Obama: 'Now's the Time for Peace and Calm on the Streets of Ferguson'
President Obama stepped up to the microphone early this afternoon during his Massachusetts vacation to express support for Missouri Gov. Jay Nixon (D) in dealing with the police shooting and ensuing protests just outside of St. Louis.
"I know that many Americans have been deeply disturbed by the images we've seen in the heartland of our country as police have clashed with people protesting," Obama said. "Today, I'd like us all to take a step back and think about how we're going to be moving forward. This morning I received a thorough update on the situation from Attorney General Eric Holder, who's been following it and been in communication with his team."
The DOJ and the FBI are already investigating the death of 18-year-old Michael Brown, he noted.
"The Department of Justice is also consulting with local authorities about ways that they can maintain public safety without restricting the right of peaceful protest and while avoiding unnecessary escalation," Obama said. "I made clear to the attorney general that we should do what is necessary to help determine exactly what happened and to see that justice is done."
"I also just spoke with Governor Jay Nixon of Missouri. I expressed my concern over the violent turn that events have taken on the ground and underscored that now is the time for all of us to reflect on what's happened and to find a way to come together going forward."
Obama said the governor, whose presence in the crisis has thus far been minimal, will be traveling to Ferguson. "He is a good man, and a fine governor. And I'm confident that, working together, he's gonna be able to communicate his desire to make sure that justice is done and his desire to make sure that public safety is maintained in an appropriate way," he said.
"Of course, it's important to remember how this started. We lost a young man, Michael Brown, in heartbreaking and tragic circumstances. He was 18 years old. His family will never hold Michael in their arms again," the president continued. "And when something like this happens, the local authorities, including the police, have a responsibility to be open and transparent about how they are investigating that death and how they are protecting the people in their communities."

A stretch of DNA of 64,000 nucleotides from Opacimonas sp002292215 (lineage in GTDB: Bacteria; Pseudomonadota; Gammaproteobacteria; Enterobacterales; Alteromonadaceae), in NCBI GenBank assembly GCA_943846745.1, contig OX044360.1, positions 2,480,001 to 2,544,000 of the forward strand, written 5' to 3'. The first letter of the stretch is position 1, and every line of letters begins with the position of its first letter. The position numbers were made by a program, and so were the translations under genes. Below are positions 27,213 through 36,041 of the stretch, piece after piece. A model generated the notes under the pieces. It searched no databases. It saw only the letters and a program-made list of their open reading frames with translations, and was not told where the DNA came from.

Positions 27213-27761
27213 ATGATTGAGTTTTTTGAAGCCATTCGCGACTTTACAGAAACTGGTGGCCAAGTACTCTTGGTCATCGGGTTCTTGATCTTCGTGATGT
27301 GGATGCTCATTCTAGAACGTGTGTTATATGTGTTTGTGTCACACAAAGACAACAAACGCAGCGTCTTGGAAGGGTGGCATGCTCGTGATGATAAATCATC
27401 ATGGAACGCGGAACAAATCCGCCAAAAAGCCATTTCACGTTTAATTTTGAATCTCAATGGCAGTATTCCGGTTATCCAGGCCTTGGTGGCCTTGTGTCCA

"There is never an excuse for violence against police or for those who would use this tragedy as a cover for vandalism or looting."
And, Obama added in reference to the Huffington Post and Washington Post reporters arrested last night, "There's also no excuse for police to use excessive force against peaceful protests or to throw protesters in jail for lawfully exercising their First Amendment rights."
"And here in the United States of America, police should not be bullying or arresting journalists who are just trying to do their jobs and report to the American people on what they see on the ground. Put simply, we all need to hold ourselves to a high standard, particularly those of us in positions of authority," he continued. "I know that emotions are raw right now in Ferguson and there are certainly passionate differences about what has happened. There are going to be different accounts of how this tragedy occurred."
"There're going to be differences in terms of what needs to happen going forward. That's part of our democracy. But let's remember that we're all part of one American family. We are united in common values and that includes belief in equality under the law and basic respect for public order and the right to peaceful public protest, a reverence for the dignity of every single man, woman and child among us and the need for accountability when it comes to our government."
Obama added that "now's the time for healing" and "now's the time for peace and calm on the streets of Ferguson."
"Now is the time for an open and transparent process to see that justice is done and I've asked that the attorney general and the U.S. attorney on the scene continue to work with local officials to move that process forward," the president said. "They will be reporting to me in the coming days about what's being done to make sure that happens."
Obama left without taking questions from the media and quickly departed for a nearby golf course.